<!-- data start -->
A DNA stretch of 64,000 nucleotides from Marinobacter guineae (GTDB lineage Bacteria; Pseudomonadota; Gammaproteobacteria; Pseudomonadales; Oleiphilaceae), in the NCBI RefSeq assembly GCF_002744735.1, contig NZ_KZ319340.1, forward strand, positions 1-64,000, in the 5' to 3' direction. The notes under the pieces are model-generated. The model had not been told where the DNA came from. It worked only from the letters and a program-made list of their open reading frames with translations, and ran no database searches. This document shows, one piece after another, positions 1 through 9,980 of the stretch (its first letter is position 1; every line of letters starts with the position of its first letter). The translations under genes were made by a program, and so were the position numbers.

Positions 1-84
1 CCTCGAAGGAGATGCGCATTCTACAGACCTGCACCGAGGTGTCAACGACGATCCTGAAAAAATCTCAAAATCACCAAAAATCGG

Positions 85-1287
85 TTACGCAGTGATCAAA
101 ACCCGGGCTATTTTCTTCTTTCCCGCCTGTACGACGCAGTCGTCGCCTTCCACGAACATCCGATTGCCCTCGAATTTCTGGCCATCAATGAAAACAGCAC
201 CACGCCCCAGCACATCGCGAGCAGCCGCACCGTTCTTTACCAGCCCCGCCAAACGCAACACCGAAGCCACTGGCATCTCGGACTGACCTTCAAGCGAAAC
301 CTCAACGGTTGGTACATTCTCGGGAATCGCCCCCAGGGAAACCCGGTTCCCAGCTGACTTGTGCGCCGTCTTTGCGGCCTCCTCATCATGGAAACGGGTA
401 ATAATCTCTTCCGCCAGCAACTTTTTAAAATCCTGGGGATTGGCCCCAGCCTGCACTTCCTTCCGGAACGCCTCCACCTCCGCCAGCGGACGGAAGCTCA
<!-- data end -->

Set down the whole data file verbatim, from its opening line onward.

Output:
A DNA stretch of 64,000 nucleotides from Marinobacter guineae (GTDB lineage Bacteria; Pseudomonadota; Gammaproteobacteria; Pseudomonadales; Oleiphilaceae), in the NCBI RefSeq assembly GCF_002744735.1, contig NZ_KZ319340.1, forward strand, positions 1-64,000, in the 5' to 3' direction. The notes under the pieces are model-generated. The model had not been told where the DNA came from. It worked only from the letters and a program-made list of their open reading frames with translations, and ran no database searches. This document shows, one piece after another, positions 1 through 9,980 of the stretch (its first letter is position 1; every line of letters starts with the position of its first letter). The translations under genes were made by a program, and so were the position numbers.

Positions 1-84
1 CCTCGAAGGAGATGCGCATTCTACAGACCTGCACCGAGGTGTCAACGACGATCCTGAAAAAATCTCAAAATCACCAAAAATCGG

Positions 85-1287
85 TTACGCAGTGATCAAA
101 ACCCGGGCTATTTTCTTCTTTCCCGCCTGTACGACGCAGTCGTCGCCTTCCACGAACATCCGATTGCCCTCGAATTTCTGGCCATCAATGAAAACAGCAC
201 CACGCCCCAGCACATCGCGAGCAGCCGCACCGTTCTTTACCAGCCCCGCCAAACGCAACACCGAAGCCACTGGCATCTCGGACTGACCTTCAAGCGAAAC
301 CTCAACGGTTGGTACATTCTCGGGAATCGCCCCCAGGGAAACCCGGTTCCCAGCTGACTTGTGCGCCGTCTTTGCGGCCTCCTCATCATGGAAACGGGTA
401 ATAATCTCTTCCGCCAGCAACTTTTTAAAATCCTGGGGATTGGCCCCAGCCTGCACTTCCTTCCGGAACGCCTCCACCTCCGCCAGCGGACGGAAGCTCA